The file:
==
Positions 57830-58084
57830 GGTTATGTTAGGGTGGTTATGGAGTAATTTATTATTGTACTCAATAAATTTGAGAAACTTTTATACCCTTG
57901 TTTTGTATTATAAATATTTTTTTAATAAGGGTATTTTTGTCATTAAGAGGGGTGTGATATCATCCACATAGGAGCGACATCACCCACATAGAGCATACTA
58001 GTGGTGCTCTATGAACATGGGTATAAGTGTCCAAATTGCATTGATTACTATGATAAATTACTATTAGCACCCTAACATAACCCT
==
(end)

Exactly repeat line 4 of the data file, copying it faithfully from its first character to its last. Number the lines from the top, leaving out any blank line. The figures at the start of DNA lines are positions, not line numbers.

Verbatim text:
58001 GTGGTGCTCTATGAACATGGGTATAAGTGTCCAAATTGCATTGATTACTATGATAAATTACTATTAGCACCCTAACATAACCCT